Spending on capital projects in Massachusetts has not contributed in any significant fashion to the state’s budget crisis. During the 1980s the state probably spent too little, rather than too much, on public infrastructure. The states nationwide are caught between the increased requirements of localities and decreased funding from the federal government. The Massachusetts situation is particularly troublesome. The state spent most of the 1980s embroiled in conflict with the Administration over federal funding for the Central Artery Depression! Third Harbor Tunnel project.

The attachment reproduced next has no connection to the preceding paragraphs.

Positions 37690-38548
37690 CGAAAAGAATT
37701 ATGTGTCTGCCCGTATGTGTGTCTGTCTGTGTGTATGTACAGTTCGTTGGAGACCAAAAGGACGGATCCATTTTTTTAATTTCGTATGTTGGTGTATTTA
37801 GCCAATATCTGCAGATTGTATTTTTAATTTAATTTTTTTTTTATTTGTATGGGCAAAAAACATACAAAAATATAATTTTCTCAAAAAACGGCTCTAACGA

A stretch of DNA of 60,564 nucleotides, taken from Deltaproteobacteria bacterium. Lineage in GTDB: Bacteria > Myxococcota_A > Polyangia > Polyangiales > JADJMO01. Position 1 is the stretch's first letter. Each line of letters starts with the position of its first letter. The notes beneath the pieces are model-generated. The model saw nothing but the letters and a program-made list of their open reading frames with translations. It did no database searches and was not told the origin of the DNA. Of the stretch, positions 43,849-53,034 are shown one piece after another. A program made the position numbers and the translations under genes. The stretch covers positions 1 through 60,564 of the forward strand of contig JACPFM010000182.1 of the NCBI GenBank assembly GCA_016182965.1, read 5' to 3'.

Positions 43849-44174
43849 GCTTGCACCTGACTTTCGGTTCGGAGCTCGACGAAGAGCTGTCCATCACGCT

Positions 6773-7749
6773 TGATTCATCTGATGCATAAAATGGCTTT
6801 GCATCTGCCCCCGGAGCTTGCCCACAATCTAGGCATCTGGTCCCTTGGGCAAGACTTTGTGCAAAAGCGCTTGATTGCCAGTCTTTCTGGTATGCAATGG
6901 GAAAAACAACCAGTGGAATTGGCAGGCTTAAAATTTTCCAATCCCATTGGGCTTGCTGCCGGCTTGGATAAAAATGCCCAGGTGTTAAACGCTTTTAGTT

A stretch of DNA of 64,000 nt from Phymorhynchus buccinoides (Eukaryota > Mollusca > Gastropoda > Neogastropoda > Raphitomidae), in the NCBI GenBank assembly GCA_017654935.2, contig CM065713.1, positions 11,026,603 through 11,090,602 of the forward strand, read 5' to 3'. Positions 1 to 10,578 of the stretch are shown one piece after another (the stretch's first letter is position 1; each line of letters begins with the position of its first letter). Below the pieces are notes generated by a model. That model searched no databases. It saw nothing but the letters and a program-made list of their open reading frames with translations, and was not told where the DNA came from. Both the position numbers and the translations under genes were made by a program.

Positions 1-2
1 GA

The article concludes that Massachusetts’ current complex and ambitious capital spending agenda requires centralized decision-making and a mechanism for ranking projects by their importance. The current fragmentation of initiatives and financing among the state and independent authorities is no longer workable.